Lawyers for the four officers who have pleaded not guilty — Demetrius Haley, Emmitt Martin III, Justin Smith and Tadarrius Bean — did not immediately respond to a request for comment. Blake Ballin, a lawyer for Desmond Mills Jr., who pleaded guilty to charges in November, declined to comment.
The footage also captures conversations among the officers in which they repeatedly claim that Mr. Nichols was intoxicated or on drugs, say his strength made it difficult to overpower him and that he reached for one officer’s gun. The videos do not show Mr. Nichols reaching for a gun and show him trying to comply with the officers’ rapid-fire demands.
The officers belonged to the department’s Scorpion street crime unit, which has since been disbanded after cultivating a reputation for intimidating and aggressive behavior. In one clip, taken from a patrol car camera, officers who arrived at the scene but did not appear to be involved in the violence can be heard discussing their apprehension about the unit’s behavior, with one officer confiding, “I have a bad feeling about this.”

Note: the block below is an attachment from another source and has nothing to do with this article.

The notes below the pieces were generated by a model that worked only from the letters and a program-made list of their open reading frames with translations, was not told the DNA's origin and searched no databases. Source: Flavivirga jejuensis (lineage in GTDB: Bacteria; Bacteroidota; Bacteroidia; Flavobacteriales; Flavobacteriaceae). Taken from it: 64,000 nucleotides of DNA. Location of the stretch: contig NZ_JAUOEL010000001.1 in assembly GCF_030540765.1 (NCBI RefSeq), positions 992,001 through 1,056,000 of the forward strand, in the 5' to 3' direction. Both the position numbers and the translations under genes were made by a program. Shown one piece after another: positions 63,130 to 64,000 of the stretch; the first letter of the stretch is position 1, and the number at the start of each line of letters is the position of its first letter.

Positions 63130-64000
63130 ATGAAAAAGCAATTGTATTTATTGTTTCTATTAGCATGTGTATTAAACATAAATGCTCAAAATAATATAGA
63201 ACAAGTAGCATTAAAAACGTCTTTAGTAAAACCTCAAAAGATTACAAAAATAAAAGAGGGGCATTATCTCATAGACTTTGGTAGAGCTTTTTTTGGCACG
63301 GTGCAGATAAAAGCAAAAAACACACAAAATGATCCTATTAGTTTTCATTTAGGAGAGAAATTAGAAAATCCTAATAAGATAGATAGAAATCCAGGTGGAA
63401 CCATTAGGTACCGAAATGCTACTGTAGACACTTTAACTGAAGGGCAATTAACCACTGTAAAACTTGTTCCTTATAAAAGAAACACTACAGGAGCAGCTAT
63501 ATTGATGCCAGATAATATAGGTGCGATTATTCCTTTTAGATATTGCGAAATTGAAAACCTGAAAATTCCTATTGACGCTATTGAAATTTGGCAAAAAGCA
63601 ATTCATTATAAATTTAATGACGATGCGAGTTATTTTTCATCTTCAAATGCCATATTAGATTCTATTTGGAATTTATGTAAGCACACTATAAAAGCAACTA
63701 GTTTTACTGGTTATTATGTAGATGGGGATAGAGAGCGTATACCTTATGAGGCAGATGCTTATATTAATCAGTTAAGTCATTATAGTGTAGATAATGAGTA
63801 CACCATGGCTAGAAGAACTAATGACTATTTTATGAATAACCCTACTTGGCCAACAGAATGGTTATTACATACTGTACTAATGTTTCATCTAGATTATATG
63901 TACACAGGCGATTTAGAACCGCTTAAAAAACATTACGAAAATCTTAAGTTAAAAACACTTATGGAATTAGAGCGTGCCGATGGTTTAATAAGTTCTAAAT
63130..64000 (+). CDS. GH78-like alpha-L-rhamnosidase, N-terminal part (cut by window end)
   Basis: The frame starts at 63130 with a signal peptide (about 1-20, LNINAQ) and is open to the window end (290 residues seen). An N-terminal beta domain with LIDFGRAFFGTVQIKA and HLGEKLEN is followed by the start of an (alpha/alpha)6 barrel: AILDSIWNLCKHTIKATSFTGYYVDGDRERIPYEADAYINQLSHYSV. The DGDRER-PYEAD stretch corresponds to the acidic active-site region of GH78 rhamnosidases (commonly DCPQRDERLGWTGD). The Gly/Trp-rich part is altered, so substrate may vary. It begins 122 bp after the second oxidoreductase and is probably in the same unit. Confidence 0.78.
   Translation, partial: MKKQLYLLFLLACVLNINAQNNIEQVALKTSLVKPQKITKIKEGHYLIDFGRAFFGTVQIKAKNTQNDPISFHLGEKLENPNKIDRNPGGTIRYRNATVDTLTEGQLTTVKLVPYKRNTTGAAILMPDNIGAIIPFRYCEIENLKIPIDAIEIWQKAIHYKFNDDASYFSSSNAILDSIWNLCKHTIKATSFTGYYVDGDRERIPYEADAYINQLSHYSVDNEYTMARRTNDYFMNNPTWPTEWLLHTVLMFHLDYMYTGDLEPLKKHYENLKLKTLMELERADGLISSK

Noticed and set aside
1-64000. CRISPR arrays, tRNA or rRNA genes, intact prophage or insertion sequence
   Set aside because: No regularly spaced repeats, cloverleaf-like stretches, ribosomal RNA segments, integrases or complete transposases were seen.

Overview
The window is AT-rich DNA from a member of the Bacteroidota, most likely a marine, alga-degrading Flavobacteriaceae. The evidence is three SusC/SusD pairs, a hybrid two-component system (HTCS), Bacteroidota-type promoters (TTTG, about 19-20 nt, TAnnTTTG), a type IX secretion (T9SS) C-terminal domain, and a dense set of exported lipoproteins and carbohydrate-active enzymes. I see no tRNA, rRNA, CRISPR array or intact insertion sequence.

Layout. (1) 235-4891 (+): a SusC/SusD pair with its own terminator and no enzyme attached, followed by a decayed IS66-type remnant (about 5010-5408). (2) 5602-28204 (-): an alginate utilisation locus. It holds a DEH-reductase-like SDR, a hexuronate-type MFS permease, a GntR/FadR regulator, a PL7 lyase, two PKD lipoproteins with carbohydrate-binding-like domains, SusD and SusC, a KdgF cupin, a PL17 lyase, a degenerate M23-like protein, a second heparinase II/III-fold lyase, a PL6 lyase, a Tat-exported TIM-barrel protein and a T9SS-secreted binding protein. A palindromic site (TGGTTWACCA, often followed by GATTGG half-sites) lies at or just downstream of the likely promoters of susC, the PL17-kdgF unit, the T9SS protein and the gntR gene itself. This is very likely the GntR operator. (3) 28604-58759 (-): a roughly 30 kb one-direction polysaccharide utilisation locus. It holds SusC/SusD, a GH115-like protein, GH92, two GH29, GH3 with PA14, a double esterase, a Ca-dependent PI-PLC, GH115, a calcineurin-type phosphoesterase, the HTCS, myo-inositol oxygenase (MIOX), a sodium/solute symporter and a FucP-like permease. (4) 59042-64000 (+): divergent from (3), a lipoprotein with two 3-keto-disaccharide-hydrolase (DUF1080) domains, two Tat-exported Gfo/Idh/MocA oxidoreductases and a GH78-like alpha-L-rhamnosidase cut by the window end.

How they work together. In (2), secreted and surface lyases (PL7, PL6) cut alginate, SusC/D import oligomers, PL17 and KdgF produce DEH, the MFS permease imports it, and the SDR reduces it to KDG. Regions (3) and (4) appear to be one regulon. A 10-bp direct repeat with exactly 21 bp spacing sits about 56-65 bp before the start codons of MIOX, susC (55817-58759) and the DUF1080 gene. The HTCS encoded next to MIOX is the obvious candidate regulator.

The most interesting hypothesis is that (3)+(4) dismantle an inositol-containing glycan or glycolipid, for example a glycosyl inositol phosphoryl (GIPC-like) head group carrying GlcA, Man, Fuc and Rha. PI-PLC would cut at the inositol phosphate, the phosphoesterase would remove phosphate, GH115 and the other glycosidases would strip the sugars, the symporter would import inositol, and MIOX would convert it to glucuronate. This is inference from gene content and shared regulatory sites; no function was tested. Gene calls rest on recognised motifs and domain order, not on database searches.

The footage released on Tuesday also shows one officer, Preston Hemphill, speaking directly with Mr. Nichols’s mother, RowVaughn Wells, and stepfather, telling them how Mr. Nichols “started fighting with us” after a traffic stop at a red light. (Mr. Hemphill, who is white, was fired from the department for his role in the encounter, but he was not charged.)
Over Ms. Wells’s protestations that her son would not have fought back, Mr. Hemphill said that Mr. Nichols was “fighting hard, too” and that “from the way he was fighting, he had to have been on something.”
Police documents also found that the men misled police officials about what happened. An autopsy report found that Mr. Nichols had a blood alcohol concentration of .049 percent, well below the legal limit for driving in Tennessee.
Kassie Bracken, Abby Goodnough, Adeel Hassan, Sean Plambeck and Rick Rojas contributed reporting.